The magnetic effects of electric current were first discovered by Hans Christian Oersted, a Danish physicist. Oersted, in 1820, discovered that a compass is deflected when an electric current is passed through a wire kept nearby. He initially postulated that magnetism radiates from all sides of the wire. However, after more experiments he concluded that electric current produces circular magnetics fields.
In the previous article on magnetism, we had performed an activity where we sprinkled iron filings over a sheet. What happens when the electric current passes through the wire? The iron filing organises themselves along the circular magnetic fields produced by the magnetic effects of electric current.
Let us do some more activities to understand the relationship between electricity and magnetism.
We will need a straight copper wire, two or three cells and a plug key. We will first connect these in a series so that the copper wire is directed along the north-south axis. Next, we will place a compass over the copper wire, keeping the needle parallel to the copper wire. Now, what happens when current is passed through the copper wire? The compass needle deflects. Now, what happens when the direction of the current is changed? The direction of the deflection of the needle is in the opposite direction. Why does this happen?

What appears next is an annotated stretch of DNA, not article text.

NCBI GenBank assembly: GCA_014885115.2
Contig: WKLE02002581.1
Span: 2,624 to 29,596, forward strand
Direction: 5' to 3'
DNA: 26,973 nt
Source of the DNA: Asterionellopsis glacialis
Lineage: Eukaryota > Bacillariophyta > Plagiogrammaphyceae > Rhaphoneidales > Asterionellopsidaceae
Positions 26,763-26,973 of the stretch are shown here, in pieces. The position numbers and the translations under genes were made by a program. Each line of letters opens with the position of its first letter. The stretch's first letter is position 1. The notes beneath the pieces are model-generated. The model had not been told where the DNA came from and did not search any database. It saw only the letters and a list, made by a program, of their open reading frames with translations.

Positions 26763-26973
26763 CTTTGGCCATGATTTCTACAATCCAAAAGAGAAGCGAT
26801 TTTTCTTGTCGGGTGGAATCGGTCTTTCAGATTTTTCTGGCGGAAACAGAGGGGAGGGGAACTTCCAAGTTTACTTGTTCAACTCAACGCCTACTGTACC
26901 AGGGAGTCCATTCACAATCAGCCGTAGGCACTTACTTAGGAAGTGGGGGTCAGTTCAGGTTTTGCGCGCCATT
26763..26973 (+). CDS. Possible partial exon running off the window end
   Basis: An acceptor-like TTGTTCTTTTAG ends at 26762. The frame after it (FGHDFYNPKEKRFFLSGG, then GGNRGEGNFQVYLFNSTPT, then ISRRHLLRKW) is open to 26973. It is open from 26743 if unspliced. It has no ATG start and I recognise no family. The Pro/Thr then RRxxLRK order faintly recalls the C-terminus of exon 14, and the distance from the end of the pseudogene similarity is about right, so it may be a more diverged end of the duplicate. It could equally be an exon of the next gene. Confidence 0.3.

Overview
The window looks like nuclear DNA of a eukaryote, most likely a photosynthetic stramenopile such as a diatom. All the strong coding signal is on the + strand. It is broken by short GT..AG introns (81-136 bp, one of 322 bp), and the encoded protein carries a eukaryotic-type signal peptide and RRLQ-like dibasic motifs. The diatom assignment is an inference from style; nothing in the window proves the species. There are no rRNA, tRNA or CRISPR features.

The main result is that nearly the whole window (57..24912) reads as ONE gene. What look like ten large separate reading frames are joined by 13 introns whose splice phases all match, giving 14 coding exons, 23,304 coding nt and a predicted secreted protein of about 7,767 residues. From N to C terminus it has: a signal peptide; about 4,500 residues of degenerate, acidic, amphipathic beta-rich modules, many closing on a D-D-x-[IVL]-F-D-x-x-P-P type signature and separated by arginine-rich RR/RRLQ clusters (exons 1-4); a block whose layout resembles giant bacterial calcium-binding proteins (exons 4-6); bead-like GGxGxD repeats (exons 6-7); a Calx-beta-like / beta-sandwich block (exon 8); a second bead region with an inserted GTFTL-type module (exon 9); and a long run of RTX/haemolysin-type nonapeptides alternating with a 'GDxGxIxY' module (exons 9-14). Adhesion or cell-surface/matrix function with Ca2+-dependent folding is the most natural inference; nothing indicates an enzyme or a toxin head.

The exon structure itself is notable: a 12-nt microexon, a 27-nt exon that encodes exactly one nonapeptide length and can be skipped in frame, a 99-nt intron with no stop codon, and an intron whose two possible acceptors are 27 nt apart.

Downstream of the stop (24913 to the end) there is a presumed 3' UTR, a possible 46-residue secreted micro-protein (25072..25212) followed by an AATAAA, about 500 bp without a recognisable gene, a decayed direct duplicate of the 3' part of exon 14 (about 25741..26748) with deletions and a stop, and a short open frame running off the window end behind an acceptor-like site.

The change in the direction of deflection can be explained by the right-hand thumb rule. Imagine that you are holding the current carrying wire in your hand in such a manner that the thumb points towards the direction of the current and the fingers are wrapped around the wire. The direction of the fingers would depict the direction of the magnetic fields.
Now, let us get back to our activity. We will modify our experiment to include a rheostat to control the flow of the current. What happens when we increase or decrease the flow of current through the wire? We will note that the deflection of the compass increases progressively as the strength of the current increases. Thus, the magnetic effects of electric current are directly proportional to the force of the current.
What happens when the compass is moved away from the copper wire? We will note that the deflection of the compass progressively decreases when the compass is moved away from the copper wire. Therefore, we can conclude that the magnetic effects of electric current reduce in intensity as we move farther away from the current-carrying wire.
So what have we learnt about the magnetic effects of electric current in this article?
- An electric current passing through a conductor produces a circular magnetic field around the wire.
- The direction of the magnetic field can be deduced by the right-hand thumb rule.
- The strength of the magnetic field increases when the force of the current passing through the conductor.
- The strength of the magnetic field decreases as we move away from the centre of the conducting core.